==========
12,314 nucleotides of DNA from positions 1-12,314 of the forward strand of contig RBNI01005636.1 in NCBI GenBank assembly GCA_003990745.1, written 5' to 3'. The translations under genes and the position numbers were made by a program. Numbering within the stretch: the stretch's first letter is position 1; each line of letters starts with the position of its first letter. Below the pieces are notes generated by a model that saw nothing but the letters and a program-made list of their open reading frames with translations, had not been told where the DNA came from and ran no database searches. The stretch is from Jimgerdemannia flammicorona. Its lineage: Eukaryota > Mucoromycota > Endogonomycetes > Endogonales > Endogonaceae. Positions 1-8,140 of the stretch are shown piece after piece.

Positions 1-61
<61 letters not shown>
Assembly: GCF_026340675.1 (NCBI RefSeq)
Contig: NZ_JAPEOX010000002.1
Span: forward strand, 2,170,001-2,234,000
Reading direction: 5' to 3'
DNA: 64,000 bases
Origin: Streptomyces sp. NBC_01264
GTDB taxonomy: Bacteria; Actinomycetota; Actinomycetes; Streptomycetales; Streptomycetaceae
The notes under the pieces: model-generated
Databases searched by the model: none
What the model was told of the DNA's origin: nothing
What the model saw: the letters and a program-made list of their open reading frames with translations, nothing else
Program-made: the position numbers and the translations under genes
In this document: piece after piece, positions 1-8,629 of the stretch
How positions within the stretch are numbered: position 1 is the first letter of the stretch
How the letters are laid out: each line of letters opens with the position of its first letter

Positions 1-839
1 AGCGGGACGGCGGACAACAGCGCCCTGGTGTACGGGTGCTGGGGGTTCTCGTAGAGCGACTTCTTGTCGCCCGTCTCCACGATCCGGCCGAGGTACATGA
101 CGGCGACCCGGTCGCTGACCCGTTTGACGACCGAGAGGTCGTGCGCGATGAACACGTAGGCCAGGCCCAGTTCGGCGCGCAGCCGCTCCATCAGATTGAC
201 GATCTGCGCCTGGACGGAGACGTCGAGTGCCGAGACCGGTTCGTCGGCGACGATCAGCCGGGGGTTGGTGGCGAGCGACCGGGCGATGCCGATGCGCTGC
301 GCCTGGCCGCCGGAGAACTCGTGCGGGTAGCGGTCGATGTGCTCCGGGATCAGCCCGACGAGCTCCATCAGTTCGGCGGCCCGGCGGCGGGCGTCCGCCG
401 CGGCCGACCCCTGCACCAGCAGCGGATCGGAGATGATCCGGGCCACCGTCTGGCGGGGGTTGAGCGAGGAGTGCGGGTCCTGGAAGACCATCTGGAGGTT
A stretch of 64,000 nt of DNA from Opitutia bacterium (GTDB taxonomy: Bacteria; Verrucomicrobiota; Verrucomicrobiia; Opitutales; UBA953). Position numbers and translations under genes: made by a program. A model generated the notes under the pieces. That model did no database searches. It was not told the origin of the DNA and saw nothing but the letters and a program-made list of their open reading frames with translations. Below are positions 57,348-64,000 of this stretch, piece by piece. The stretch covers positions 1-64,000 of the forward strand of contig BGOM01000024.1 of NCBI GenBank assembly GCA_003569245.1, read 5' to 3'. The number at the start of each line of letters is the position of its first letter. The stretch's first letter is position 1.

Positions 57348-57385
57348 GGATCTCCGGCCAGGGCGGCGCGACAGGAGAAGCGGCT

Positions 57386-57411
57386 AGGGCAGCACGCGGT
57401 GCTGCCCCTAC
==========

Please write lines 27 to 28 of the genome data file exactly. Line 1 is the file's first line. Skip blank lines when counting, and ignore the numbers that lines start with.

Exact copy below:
57348 GGATCTCCGGCCAGGGCGGCGCGACAGGAGAAGCGGCT

Positions 57386-57411